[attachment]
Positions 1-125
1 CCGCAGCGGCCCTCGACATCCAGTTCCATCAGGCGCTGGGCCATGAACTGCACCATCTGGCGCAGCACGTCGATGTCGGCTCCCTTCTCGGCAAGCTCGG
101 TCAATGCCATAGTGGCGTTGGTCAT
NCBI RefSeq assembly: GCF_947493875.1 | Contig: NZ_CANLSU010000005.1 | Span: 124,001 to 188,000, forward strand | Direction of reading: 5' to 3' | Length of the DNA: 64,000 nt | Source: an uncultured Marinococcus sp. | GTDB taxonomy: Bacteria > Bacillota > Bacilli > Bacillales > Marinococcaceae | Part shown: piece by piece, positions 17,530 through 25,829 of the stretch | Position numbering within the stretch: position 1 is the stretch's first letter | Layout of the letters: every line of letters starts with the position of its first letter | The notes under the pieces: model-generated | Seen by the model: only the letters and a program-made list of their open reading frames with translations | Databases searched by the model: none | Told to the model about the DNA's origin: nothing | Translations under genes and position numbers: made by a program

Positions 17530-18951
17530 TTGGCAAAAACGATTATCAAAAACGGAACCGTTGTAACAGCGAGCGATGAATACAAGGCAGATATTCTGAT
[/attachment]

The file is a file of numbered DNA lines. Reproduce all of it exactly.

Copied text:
Positions 1-125
1 CCGCAGCGGCCCTCGACATCCAGTTCCATCAGGCGCTGGGCCATGAACTGCACCATCTGGCGCAGCACGTCGATGTCGGCTCCCTTCTCGGCAAGCTCGG
101 TCAATGCCATAGTGGCGTTGGTCAT
NCBI RefSeq assembly: GCF_947493875.1 | Contig: NZ_CANLSU010000005.1 | Span: 124,001 to 188,000, forward strand | Direction of reading: 5' to 3' | Length of the DNA: 64,000 nt | Source: an uncultured Marinococcus sp. | GTDB taxonomy: Bacteria > Bacillota > Bacilli > Bacillales > Marinococcaceae | Part shown: piece by piece, positions 17,530 through 25,829 of the stretch | Position numbering within the stretch: position 1 is the stretch's first letter | Layout of the letters: every line of letters starts with the position of its first letter | The notes under the pieces: model-generated | Seen by the model: only the letters and a program-made list of their open reading frames with translations | Databases searched by the model: none | Told to the model about the DNA's origin: nothing | Translations under genes and position numbers: made by a program

Positions 17530-18951
17530 TTGGCAAAAACGATTATCAAAAACGGAACCGTTGTAACAGCGAGCGATGAATACAAGGCAGATATTCTGAT